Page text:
La Marcha de San Lorenzo or St. Lawrence’s March
(With thanks to Dr. John Emery and Ian Gall)
It is quite common in Argentina for one to hear the beloved Marcha de San Lorenzo, be it on the radio on a National Holiday or sung by schoolchildren back from school when not listening to it being played by a military band. Its music is definitely martial, even heroic and epic, boisterous and catchy, raising patriotic feelings in those who hear it.
If someone were to ask us what we know about this March, we would readily say the following, beliefs which I am sure the reader would share:
This sequence of “truths” would safely describe what most of us think or know about this beautiful military march.
It is far from the truth, and we would be completely wrong!
The author, Cayetano Alberto Silva, was Uruguayan, born on August 7th 1868, son of Natalia Silva, a slave belonging to the family of that surname. He studied music, joined a Band in Montevideo, and in 1889 travelled to Buenos Aires, where he worked for a time at the
He later went to Rosario, where he was named Director of the 7th Infantry Regiment’s Band. In 1898 he moved to Venado Tuerto with his family, as he was appointed by the local Italian Society to teach music and to begin a Lyric Centre: it was there that he created “Rondalla” which was played and acted out during the Carnival of the year 1900.
He wrote the music for his compatriot and friend Florencio Sanchez’s plays “Canillita” and “Cédulas de San Juan”, as well as other military marches: “Curupaytí”, “San Genaro”, “Anglo-Boers”, “Río Negro”, “22 de Julio” and “Tuyutí”.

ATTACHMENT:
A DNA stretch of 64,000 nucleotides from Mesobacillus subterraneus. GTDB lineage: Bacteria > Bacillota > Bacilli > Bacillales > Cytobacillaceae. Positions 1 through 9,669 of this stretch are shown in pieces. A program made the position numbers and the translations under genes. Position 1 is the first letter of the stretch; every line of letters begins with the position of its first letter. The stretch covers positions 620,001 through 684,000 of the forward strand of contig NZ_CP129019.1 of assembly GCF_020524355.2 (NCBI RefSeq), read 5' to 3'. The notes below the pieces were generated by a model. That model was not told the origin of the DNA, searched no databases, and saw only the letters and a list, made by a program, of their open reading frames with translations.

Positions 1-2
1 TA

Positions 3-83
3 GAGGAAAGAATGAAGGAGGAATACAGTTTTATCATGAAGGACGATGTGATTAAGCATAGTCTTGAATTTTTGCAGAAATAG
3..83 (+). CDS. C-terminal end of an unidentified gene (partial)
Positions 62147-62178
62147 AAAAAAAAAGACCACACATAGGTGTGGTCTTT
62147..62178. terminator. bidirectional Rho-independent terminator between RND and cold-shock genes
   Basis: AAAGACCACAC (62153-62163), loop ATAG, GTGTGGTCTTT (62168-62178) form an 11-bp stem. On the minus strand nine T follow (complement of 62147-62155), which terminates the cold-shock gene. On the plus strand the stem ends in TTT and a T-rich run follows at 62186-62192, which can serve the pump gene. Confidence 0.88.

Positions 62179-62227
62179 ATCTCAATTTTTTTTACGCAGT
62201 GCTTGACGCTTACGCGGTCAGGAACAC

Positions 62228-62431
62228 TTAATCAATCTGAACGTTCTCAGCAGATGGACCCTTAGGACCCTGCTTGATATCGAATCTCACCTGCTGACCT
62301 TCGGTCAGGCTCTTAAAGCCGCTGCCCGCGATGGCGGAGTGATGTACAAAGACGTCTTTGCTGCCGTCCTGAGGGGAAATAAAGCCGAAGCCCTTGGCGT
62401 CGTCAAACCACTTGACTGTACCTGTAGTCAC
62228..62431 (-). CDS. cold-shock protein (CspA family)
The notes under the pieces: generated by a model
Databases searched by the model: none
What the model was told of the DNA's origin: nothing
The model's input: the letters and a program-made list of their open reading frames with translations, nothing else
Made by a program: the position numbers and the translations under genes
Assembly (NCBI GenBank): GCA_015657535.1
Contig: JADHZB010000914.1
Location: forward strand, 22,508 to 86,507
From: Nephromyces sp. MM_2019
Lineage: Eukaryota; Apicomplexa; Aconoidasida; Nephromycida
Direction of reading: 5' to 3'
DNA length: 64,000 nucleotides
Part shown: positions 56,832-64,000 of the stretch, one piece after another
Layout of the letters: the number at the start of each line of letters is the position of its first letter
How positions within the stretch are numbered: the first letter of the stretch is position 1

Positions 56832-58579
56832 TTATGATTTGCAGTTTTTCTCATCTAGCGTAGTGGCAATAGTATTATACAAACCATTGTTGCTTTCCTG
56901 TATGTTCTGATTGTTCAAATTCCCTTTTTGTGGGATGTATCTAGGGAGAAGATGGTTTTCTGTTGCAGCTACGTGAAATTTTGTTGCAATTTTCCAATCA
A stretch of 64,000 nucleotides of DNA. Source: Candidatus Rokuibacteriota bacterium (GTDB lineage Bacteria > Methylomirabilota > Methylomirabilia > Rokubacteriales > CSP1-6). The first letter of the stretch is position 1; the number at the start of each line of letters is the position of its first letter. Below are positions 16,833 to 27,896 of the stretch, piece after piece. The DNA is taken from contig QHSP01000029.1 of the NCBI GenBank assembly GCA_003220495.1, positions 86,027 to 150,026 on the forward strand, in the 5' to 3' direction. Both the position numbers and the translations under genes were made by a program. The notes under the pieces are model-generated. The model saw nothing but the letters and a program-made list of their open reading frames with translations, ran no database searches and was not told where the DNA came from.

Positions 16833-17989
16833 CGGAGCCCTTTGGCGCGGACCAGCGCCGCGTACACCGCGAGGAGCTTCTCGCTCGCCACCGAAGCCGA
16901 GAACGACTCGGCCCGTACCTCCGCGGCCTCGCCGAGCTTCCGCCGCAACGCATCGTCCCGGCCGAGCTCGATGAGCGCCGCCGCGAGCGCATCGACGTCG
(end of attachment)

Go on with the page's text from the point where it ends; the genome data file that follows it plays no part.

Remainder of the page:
The musical score of what we now know as the San Lorenzo March, composed by Silva, was dedicated to Colonel Pablo Ricchieri, at that time Minister of War, and architect of the modernization of the Argentine Army. The Minister was very grateful for this homage, but requested that he change the name to “Combate de San Lorenzo”, San Lorenzo being the name of the village where Ricchieri was born, and the site of San Martín’s first battle against the Spanish Army on Argentine soil in 1813.
Combat scene at San Lorenzo – 1813
It was performed for the first time in 1902 – without lyrics - close to the Convent of San Lorenzo where the battle was fought, and was declared the Argentine Army’s Official March on that day. Two days later, on occasion of the inauguration of the monument to San Martin in Santa Fe, it was played again in the presence of President Julio A. Roca, and of Ricchieri himself.
In 1907, his friend and Venado Tuerto neighbor Carlos Javier Benelli wrote the words to the March, which would later be adapted for use in schools. Years later, in a state of poverty, Silva sold the rights to the March to an editor in Buenos Aires, for the insignificant sum of $ 50.-
The March became world famous, and is considered in Europe to be one of the five best military march scores ever written. It has been present on various fundamental occasions throughout history:
Cayetano Silva was also employed by the Police Band. At the age of 52, he died in Rosario in 1920 of serious health problems. As he was black, the Santa Fe Police Force denied his burial in the Police Pantheon, and he was buried in an unmarked grave.
It was not until 1997 that his mortal remains were transferred to Venado Tuerto’s Municipal Cemetery, and the composer’s home in Venado Tuerto now houses a Museum, a Historical Archive and the Municipal Band, all of which bear his name.